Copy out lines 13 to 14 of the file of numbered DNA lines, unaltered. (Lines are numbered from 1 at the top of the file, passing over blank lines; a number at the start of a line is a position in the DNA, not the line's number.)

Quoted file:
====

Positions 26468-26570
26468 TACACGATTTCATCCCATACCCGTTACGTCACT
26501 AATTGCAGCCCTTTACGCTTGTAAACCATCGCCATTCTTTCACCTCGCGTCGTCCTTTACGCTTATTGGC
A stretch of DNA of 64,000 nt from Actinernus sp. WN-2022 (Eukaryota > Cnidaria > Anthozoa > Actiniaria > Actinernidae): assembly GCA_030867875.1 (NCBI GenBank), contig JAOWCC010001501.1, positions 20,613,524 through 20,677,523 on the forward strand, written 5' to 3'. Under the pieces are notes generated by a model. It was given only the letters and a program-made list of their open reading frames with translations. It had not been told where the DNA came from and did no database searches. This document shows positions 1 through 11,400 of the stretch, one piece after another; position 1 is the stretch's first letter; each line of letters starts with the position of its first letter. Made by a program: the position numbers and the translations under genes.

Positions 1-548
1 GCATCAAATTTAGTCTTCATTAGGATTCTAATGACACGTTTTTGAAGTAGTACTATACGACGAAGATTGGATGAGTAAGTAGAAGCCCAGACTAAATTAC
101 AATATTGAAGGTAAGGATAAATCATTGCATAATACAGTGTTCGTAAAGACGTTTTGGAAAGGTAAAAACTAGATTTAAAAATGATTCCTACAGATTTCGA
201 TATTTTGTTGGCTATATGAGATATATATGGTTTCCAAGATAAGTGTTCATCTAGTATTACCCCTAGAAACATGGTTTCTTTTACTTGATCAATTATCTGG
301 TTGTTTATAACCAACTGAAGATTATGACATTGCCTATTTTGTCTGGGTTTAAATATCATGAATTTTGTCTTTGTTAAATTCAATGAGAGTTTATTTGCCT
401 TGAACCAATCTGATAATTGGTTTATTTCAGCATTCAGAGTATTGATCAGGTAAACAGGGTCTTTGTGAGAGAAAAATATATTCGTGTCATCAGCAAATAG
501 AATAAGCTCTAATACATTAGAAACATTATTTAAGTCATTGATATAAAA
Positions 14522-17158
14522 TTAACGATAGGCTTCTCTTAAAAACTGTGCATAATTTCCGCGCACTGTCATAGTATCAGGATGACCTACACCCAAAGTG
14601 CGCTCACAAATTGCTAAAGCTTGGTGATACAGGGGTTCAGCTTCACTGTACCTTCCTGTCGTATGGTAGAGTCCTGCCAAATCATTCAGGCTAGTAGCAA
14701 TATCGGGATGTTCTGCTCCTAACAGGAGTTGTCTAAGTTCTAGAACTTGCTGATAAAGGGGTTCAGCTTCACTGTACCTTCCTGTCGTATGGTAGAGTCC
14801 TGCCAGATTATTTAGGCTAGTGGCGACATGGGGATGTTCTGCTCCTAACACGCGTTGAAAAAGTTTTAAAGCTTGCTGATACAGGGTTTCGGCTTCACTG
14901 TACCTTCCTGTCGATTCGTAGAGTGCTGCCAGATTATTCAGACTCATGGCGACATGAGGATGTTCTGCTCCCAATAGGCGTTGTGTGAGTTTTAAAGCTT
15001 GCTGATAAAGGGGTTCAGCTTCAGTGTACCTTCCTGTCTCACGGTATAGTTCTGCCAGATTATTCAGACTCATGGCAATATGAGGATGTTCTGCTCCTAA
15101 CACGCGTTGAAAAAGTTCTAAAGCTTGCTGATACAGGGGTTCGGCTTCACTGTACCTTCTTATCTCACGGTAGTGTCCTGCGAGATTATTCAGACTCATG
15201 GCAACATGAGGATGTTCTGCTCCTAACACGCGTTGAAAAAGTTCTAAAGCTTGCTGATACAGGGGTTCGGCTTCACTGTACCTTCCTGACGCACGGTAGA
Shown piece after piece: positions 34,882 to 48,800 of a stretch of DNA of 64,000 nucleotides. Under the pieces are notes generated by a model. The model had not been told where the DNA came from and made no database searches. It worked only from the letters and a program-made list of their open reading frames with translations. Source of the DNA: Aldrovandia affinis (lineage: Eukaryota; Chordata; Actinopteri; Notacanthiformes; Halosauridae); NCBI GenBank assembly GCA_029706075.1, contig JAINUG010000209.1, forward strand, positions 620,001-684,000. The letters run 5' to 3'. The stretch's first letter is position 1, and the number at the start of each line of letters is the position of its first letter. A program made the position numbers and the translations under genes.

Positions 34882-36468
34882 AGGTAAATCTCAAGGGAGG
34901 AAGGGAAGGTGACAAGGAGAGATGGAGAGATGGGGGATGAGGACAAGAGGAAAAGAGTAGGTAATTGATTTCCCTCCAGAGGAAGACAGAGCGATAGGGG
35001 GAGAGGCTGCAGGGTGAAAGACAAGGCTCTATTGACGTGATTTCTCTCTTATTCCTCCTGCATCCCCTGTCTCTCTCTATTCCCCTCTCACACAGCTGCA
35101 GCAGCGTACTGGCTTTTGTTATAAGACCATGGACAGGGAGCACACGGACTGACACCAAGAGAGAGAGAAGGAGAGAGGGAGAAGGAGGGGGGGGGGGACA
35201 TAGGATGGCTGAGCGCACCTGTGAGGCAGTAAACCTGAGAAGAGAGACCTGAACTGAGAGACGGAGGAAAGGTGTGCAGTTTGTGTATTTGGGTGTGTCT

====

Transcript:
14522 TTAACGATAGGCTTCTCTTAAAAACTGTGCATAATTTCCGCGCACTGTCATAGTATCAGGATGACCTACACCCAAAGTG
14601 CGCTCACAAATTGCTAAAGCTTGGTGATACAGGGGTTCAGCTTCACTGTACCTTCCTGTCGTATGGTAGAGTCCTGCCAAATCATTCAGGCTAGTAGCAA